Randy and Yvette Maldonado, the owners of Fajita Junction, know the difference that high-quality ingredients make to any recipe. “Our meat is Angus beef that is fresh and never frozen, using the inside skirt of the meat with choice or better cuts,” Randy told the Corpus Christi Caller-Times. “The meat is well trimmed so it has little fat before we put it on our mesquite grill.”
Angus beef fajitas are just one of the spot's popular, made-from-scratch dishes. The chefs also make fresh tortillas for tacos filled with chicken, sausage, or mollejas, as well as rice with Mexican spices and a chicken-stock base instead of the traditional tomato. The ambiance of Fajita Junction is a draw, too: high ceilings, wood floors, and flat-screen televisions entrance eyeballs with images of sports games and football players enacting soap operas on the sidelines.
Dot’z Dawgs & Drafts transports diners back to a simpler time—a time when food was no-fuss and comforting and the world moved at a slower pace. There, diners drink beers and chow down on Chicago-style hot dogs, pizza, and wraps while gazing at vintage Coca-Cola advertisements and the photos of old Hollywood starlets like Marilyn Monroe and Lucille Ball that encompass every inch of free wall space. Amid the 1950s montage, vinyl-and-chrome chairs—striped with the scarlet and silver colors of a retro diner—tuck themselves beneath simple silver tables.
After dinner, patrons grab ice-cream cones and head outside for a stroll along Corpus Christi Beach. The adjacent outdoor playground area is perfect for entertaining kids with hula-hoops and rousing debates on the ethics of peeking during hide-and-seek.
Intent on supplying diners with healthy choices by making flavorful, readily available food, the chefs at Urban Fare Cafe craft a menu that mingles Mediterranean, Indian, Asian, and African cuisines. Piquant soups such as the carrot bisque with ginger and mint pair with guiltless sandwiches and wraps such as the Montreal-style roast beef. Alternatively, whole-grain-wheat pizzas stand in for starchier pies, and cooks prepare rice bowls with either white or brown rice. Baristas emit the aromas of roasted coffee beans throughout the eatery by brewing espresso drinks and practicing levitation with café mugs.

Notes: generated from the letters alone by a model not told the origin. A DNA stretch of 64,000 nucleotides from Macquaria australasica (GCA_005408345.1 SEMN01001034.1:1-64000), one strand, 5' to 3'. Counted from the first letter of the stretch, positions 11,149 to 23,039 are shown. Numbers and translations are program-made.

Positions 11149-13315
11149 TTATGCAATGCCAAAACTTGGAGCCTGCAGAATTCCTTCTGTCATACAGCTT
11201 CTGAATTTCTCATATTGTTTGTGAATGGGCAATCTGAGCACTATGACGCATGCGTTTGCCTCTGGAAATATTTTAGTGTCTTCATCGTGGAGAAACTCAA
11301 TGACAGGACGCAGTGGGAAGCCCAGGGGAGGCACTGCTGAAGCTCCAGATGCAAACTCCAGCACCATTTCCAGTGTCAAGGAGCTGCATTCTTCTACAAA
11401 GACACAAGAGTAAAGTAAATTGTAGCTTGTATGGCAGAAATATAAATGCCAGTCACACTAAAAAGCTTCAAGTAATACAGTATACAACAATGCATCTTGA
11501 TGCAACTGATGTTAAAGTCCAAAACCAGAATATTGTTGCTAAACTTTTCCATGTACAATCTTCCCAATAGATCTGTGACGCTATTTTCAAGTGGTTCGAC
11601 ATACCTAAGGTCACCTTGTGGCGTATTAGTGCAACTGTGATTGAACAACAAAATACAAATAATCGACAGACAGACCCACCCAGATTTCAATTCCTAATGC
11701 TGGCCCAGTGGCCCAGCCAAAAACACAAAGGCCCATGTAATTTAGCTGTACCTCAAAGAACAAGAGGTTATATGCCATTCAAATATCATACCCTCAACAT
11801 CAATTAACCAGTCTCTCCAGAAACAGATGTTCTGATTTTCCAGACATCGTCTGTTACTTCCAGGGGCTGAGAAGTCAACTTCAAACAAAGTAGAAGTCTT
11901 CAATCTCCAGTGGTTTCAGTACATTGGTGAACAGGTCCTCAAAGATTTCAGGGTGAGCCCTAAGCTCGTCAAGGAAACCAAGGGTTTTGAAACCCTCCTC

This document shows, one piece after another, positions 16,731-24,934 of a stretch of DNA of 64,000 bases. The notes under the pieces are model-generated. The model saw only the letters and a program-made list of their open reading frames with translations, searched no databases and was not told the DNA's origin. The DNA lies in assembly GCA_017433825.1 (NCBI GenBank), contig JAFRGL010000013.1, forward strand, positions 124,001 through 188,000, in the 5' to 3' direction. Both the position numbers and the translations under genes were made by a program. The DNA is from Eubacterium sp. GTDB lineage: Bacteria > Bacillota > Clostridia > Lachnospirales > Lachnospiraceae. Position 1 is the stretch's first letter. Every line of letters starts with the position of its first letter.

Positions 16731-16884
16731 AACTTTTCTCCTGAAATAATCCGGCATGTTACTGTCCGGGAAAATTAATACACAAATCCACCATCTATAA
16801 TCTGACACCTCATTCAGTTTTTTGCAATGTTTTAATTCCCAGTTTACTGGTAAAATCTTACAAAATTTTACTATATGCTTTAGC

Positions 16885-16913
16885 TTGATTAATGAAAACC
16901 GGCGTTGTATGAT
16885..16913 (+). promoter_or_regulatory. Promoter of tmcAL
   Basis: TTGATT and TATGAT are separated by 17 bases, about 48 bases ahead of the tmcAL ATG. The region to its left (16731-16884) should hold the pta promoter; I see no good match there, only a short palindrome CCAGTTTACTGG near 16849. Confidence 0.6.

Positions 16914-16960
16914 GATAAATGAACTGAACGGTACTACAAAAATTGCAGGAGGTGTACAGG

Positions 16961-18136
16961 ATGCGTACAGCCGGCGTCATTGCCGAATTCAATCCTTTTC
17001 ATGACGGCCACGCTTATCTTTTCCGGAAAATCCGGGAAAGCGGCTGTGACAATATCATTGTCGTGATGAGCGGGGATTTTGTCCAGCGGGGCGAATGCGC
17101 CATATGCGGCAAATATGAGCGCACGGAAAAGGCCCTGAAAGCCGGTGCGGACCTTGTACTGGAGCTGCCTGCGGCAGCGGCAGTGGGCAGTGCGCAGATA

Beauty & the Bistro Café & Catering's uniformed staff add friendly elbow grease to their catered social and corporate events. Expectant mothers round up posses of up to 30 guests for a two-hour takeover of the bistro's party room, where a sign-in and gift table greet guests and assign code names written in baby talk. Load up on human fuel from a buffet spread, filling antique china, glasses, and silverware with comestibles including seasonal fruits, parmesan pasta salad, and sliced croissant sandwiches stuffed with generous portions of chicken salad. As light dinner music plays over excited conversations and debates on the origin of the rattle, the staff quiets wailing sweet teeth with slices of guest-provided cake.
Papa John's has been popping out perfectly personalized pies 'round the clock for the past 25 years, fleshing out its lineup of specialty pizzas with a munificent menu featuring an array of classic and specialty pizzas. Traditionalists of Italian fare can indulge in the Spicy Italian with pepperoni, sausage, and invisible meat. More progressive pie enthusiasts may select the Hawaiian BBQ Chicken ($15.99), or go all-out and get The Works, a top-heavy combination of pepperoni, ham, spicy Italian sausage, fresh-sliced onions, green peppers, mushrooms, and ripe black olives ($15.99). Like a bangin’ club or especially bangin’ fireplace store, Papa John's stays open late, making it an opportune eatery for impromptu pajama jams and uncontrollable sleep-feasting.
Portis Kountry Kitchen's cooks prepare a down-home menu of Southern soul food served up in a cafeteria-style eatery. Baked or fried chicken, smothered steak, and fried fish compete for top billing, as a side of corn plays cupid with suitors of parsley-buttered potatoes, french fries, or spinach, to comprise Friday's lunch special of one entree and two sides ($6.99). Classic sandwiches, such as the Ruben ($5.50) and the triple-decker club ($4.99), stack meats and vegetables between lightly toasted white, wheat, rye bread, or a croissant and audition for mouths with a choreographed step-dancing routine featuring an ensemble of chips, a drink, and a pickle slice.